Maps of the spatial distribution of RF emission associated with astronomical objects are produced by raster scanning across the field of view and producing a map of the RF intensity distribution field by integrating the entire post-detection frequency band of 6 MHz into a single, integrated channel map (0th moment map). An image of the velocity field (1st moment map) and an image of the velocity dispersion (2nd moment map) can also be produced. Analysis of these maps of the phenomena in “velocity space” allows astronomers to calculate the kinematics of the system and thereby derive the dynamics, then infer the energetics, and virial masses, along with other insights into the underlying physics of these systems. An example of a 0th moment map showing the spatial distribution of radio emission from a supernova remnant (3C 157) is shown (left center). The detail seen in this image demonstrates the sensitivity and resolution of the 21-M.

Spacecraft Environmental Testing Services

The Space Science Center at MSU offers a variety of services to other universities, private aerospace companies, and government agencies. Our facilities allow us to perform a variety of tests to determine if space systems can successfully withstand the harsh conditions of the space environment. Hardware-in-the-Loop (HWIL) testing can be performed on a variety of spacecraft (Cubesats, PocketQubes, Microsatellites) to verify systems at NASA General Environmental Verification Specification (GEVS) levels. Participating in these activities allows students to gain valuable real-world experience and professional networking opportunities.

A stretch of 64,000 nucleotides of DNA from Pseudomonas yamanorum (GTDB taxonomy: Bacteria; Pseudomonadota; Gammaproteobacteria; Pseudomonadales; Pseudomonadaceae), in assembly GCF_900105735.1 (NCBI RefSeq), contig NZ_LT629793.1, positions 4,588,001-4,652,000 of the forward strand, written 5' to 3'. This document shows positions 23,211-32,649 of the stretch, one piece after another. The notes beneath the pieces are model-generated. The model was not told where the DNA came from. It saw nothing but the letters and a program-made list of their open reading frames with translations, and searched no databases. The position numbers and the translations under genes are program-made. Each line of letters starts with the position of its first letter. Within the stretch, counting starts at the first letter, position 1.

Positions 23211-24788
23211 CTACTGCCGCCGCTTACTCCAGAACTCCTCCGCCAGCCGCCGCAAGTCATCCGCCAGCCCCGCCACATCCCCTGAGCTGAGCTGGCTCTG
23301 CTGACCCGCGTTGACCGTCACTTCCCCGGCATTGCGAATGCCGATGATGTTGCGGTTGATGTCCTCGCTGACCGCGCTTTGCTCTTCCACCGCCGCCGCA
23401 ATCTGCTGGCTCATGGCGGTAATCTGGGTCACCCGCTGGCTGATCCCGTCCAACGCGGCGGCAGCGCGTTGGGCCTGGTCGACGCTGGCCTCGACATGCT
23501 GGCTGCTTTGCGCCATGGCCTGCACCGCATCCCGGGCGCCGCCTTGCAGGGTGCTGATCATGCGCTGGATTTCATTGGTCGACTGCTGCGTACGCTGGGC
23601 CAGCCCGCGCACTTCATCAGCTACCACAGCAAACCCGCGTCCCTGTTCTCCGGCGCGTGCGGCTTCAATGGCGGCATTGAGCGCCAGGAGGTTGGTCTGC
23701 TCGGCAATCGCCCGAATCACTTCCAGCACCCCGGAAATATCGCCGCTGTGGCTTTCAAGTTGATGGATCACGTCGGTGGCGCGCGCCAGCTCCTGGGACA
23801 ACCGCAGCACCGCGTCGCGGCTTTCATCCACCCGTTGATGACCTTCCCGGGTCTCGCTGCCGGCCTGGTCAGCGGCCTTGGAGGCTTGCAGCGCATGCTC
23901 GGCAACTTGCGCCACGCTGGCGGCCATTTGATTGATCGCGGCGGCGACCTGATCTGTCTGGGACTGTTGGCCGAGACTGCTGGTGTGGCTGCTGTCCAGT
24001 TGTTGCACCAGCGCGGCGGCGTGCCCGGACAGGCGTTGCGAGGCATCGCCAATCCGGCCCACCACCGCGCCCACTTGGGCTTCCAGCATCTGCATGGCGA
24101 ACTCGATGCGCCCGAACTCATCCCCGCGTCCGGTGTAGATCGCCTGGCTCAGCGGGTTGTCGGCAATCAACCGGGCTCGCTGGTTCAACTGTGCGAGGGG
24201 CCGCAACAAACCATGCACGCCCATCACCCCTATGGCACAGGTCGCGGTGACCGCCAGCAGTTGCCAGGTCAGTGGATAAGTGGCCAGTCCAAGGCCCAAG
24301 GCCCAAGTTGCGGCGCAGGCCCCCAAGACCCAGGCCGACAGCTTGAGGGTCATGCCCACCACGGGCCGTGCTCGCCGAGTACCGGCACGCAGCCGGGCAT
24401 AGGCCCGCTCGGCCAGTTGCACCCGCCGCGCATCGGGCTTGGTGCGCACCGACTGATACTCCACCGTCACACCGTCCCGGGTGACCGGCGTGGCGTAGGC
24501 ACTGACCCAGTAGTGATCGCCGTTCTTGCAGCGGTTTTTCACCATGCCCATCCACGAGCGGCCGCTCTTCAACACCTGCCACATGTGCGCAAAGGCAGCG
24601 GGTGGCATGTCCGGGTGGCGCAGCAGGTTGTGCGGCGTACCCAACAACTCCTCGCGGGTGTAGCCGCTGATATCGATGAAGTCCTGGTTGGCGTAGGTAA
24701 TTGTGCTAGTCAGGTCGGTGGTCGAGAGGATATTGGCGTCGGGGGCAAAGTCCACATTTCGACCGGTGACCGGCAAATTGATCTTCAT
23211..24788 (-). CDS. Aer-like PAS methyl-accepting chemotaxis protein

Space Systems Verification

  • Vibration Analysis System
  • Helmholtz Coil (Built by Staff)
  • Sun Simulator (Built by Staff)
  • T-Vac System
  • Residual Gas Analysis
  • EMI/EMC Testing
  • RF Compatability Testing
  • End to End Testing

Learn more about the environmental testing facilities and equipment available at MSU.
Ground Operations and Environmental Testing Services Pricing

Star Theater

The Star Theater is currently closed for a system upgrade. We look forward to reopening Fall 2021!

The Space Science Center’s Star Theater at Morehead State University is a state-of-the-art digital planetarium which offers public shows every Saturday from September to June. The Star Theater is also available for use during the week and evenings by school groups and community groups by reservation

Join our mailing list to stay up-to-date on what’s happening at the Star Theater.

About the Planetarium